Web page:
Peas & Carrots: Dolan Gets Caught in a Bad Romance
Xavier Dolan devotees will be happy to note his latest feature, the treacly melodrama Matthias and Maxime, is at least less abrasively formulated as his last two features, the impregnably shrill It’s Only the End of the World (2016) and the abominable The Death and Life of John F. Donovan (2018).
As the comparably less verbose title indicates, this latest signals what some might call “a return to form,” however, this is a rather rusted silver lining to champion in a gay panic drama which dwells as gracefully as a mud-slicked pig hunting truffles trapped in its own trough. Launched within the bowels of working-class Quebec, where English language and Denys Arcand quips represent the world of the highbrow, Dolan casts himself as the broken-winged non-starter of a dysfunctional family who plans to be leaving on a jet plane just as he’s allowed to examine deep rooted romantic feelings he has had for his childhood best friend.
Shallow, schizophrenically calibrated and narratively fashioning the epistemology of the closet as subtly as one of Mariah Carey’s gaping walk-ins, it’s another portrait of a poorly fashioned cinematic community completely lacking in verisimilitude from a director determined to prove narratives work better when they have something to say in the first place.
As he gears up to leave for Australia in a matter of weeks to pursue other interests, Maxime (Dolan) begins to prepare his group of friends for the inevitable. A cabin gathering finds him and his best friend Matthias (Gabriel D’Almeida-Freitas) sharing a kiss in a student film project at the behest of the younger sister of another friend. Both men, who heretofore have identified as heterosexual, are confronted with feelings for each other they’ve never been forced to examine. With the clock ticking towards Maxime’s inevitable departure, they have limited time to resolve their conflict or risk losing one another forever.
For an eighth feature film, Matthias and Maxime plays like something which might have been more forgivable as a follow-up to his 2009 (and most authentically sincere film) debut I Killed My Mother. The cinematic signature developed across the palette of the emptyheaded Heartbeats (2009), the trans drama Laurence Anyways (2012) and even the well-received but ridiculous Mommy (2014) indicated Dolan was moving towards a sense of relaying something to say as he developed as a filmmaker. Perhaps as an effort to divorce himself from the increasingly negative critical reception afforded his last two films, visual excesses are minimal this time around. However, basic tendencies are still there, including pronounced musical cues meant to define memories, places, or as markers for poorly written characters (like Harris Dickinson of Beach Rats stuck in a hyperbolized heterosexual straitjacket, who is supposed to be a young professional from Toronto who only speaks ‘un peu’ French but neither acts professional and then suddenly seems incredibly fluent). What this reveals though is a vulnerable narrative, unprotected by stylized flourishes for audiences to cling to as justification of its integrity. With no style, it’s easier to discern a trenchant lack of substance.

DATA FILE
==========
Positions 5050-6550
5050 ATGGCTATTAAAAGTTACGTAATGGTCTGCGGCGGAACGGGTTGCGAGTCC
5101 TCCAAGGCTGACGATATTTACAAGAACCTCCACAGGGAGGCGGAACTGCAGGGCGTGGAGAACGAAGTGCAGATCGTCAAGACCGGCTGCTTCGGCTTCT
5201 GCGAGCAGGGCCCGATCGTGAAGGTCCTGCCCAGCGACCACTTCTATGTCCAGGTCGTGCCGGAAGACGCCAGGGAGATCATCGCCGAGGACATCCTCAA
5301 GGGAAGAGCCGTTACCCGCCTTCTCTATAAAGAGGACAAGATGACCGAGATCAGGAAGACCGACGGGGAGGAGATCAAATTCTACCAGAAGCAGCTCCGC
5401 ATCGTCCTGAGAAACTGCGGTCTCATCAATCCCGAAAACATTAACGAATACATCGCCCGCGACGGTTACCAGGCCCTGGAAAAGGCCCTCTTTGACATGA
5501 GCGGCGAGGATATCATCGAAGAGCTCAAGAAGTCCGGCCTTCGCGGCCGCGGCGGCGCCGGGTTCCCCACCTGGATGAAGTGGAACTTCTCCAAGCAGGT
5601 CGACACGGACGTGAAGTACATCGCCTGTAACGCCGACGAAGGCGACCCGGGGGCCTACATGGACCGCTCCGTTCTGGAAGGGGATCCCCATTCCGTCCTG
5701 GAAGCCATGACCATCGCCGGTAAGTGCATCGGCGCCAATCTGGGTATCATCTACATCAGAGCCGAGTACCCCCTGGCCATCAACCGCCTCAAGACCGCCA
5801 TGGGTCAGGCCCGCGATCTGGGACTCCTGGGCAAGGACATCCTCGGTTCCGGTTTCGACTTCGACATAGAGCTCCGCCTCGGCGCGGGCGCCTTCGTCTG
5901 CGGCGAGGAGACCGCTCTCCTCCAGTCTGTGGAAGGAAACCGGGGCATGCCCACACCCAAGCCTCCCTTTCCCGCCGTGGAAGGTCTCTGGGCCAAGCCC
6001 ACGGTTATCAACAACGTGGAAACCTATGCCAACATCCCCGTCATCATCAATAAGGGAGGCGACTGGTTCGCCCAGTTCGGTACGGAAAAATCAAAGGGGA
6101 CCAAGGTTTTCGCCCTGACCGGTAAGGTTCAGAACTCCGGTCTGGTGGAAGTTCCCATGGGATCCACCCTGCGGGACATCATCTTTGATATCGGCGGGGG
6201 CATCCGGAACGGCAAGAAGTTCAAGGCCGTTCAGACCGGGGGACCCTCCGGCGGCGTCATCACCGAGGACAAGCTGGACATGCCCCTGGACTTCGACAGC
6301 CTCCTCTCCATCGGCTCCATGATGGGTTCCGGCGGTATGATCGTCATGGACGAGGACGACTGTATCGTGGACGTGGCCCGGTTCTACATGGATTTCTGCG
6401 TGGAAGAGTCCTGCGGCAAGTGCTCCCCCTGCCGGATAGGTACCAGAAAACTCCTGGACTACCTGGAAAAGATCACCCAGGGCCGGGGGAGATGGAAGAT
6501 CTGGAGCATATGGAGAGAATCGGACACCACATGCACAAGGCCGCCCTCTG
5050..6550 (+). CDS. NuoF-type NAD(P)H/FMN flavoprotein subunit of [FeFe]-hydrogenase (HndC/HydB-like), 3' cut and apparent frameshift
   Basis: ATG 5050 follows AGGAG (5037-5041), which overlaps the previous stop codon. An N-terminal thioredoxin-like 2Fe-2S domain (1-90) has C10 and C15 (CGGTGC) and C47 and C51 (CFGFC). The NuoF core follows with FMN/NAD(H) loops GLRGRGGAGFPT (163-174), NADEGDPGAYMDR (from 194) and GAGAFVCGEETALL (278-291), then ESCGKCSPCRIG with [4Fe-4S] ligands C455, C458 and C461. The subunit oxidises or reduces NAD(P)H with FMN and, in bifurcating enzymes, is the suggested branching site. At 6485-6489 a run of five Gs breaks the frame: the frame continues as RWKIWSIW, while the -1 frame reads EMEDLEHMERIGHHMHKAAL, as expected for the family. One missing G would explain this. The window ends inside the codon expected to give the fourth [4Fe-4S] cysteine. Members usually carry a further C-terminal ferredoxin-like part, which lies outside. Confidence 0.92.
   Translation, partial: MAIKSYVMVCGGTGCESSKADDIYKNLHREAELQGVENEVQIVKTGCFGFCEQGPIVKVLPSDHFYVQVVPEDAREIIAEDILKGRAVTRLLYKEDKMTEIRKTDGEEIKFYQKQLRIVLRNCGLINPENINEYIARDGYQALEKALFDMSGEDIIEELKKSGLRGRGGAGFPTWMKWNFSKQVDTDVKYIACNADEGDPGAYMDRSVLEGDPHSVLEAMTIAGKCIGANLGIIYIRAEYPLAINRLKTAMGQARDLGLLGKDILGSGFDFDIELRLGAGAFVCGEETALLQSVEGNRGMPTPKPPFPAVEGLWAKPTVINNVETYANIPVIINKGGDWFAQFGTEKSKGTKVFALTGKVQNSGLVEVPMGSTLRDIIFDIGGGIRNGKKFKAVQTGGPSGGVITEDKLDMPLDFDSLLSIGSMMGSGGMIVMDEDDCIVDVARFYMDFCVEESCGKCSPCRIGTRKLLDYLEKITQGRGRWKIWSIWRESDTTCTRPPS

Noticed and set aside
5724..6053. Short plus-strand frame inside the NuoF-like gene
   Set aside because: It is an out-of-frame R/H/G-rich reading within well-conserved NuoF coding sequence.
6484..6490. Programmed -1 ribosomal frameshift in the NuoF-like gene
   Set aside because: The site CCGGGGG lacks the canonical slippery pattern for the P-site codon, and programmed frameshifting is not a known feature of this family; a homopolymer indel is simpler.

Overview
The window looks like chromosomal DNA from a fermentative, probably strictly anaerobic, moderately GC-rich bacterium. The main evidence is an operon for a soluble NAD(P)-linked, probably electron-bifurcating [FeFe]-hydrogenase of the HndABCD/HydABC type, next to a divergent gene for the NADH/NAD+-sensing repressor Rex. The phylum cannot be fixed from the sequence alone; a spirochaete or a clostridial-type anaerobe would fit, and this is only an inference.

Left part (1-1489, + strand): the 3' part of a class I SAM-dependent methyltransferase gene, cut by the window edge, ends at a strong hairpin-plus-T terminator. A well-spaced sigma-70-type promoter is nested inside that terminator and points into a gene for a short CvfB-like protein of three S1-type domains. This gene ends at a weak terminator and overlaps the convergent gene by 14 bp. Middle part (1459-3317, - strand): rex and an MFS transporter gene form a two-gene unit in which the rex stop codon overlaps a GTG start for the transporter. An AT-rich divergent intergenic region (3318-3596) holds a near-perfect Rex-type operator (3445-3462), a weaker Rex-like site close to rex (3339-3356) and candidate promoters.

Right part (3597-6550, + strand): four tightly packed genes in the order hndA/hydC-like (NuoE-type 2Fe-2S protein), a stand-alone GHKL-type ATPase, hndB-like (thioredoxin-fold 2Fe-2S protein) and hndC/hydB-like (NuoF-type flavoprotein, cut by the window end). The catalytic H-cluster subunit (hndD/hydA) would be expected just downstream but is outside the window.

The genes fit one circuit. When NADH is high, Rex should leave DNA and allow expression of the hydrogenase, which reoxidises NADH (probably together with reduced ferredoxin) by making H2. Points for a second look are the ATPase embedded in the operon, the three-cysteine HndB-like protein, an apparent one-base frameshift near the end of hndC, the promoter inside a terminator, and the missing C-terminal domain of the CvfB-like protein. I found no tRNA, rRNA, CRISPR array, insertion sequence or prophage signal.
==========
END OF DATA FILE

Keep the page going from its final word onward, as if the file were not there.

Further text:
Dolan’s approximation of working-class denizens plays like a Ken Loach kitchen-sink drama on opioids—and, worse, one gets the sense he himself is repelled by their baseness. Anne Dorval, who was a buoyant force in I Killed My Mother, is featured in a continually degrading spectrum of Dolan’s cinematic matriarchs. In Mommy, she chewed her way through scenery meant to reflect her ignorance, and here, well, she’s a dumpy ex-addict who would be a sister to the pre-elixir Goldie Hawn in Death Becomes Her (1992). Their relationship is defined by screechy shouting matches, an emotionally abusive co-dependency which seems to be the reason Maxime is heading all the way across the world sans any sort of real plan. More time between mother and son and less time spent with his gaggle of garrulous group of friends might have helped his characterization—but Dolan seems to despise quiet moments (even during the film’s most sexually provocative moment, thunder crashes down outside like the gods of Mt. Olympus have something to say about this transgression). Dolan also seems to lose track of details, both in a minor sense (a framed picture of himself alongside mother, brother and a hairdryer jumps from a frame to a fridge) to time-warping (the night of a detrimental party finds the weather ranging from autumnal howls and torrential downpours to gentle snowflakes, while its titular characters drunkenly roam the city to satisfy narrative clichés about their relationships to others).
The group chatter of these ‘friends’ is interminable, with dropped moments about Matthias putting words in Maxime’s mouth to an obnoxious young film student presented as a caricature, played for cheap laughs. She is an indication of Dolan’s intergenerational difficulties portraying women of any age or class—a group of older, white bourgeoisie women (of course, in a garish gathering) are as equally repugnant as Dorval, and young women are either on hand as sympathetic ciphers or objects of consumption, sometimes for ridicule or hetero character fodder. The lone non-white character, Shariff (Adib Alkahalidey) seems injected here as the POC token—and he’s as equally undeveloped as the rest of Matthias and Maxime’s squad.
And what of Matthias and Maxime? Dolan’s characterization is defined on the surface by his Gorbachev styled birthmark leaking out of his eye like a never-ending tear. Gabriel D’Almeida- Freitas fares a bit better between them, but again, his progression from panicked closet case to indiscreet lover to a Cameron Crowe fantasy makes him merely a ludicrous fantasy.
Reviewed on May 22nd at the 2019 Cannes Film Festival – Main Competition, 119 Minutes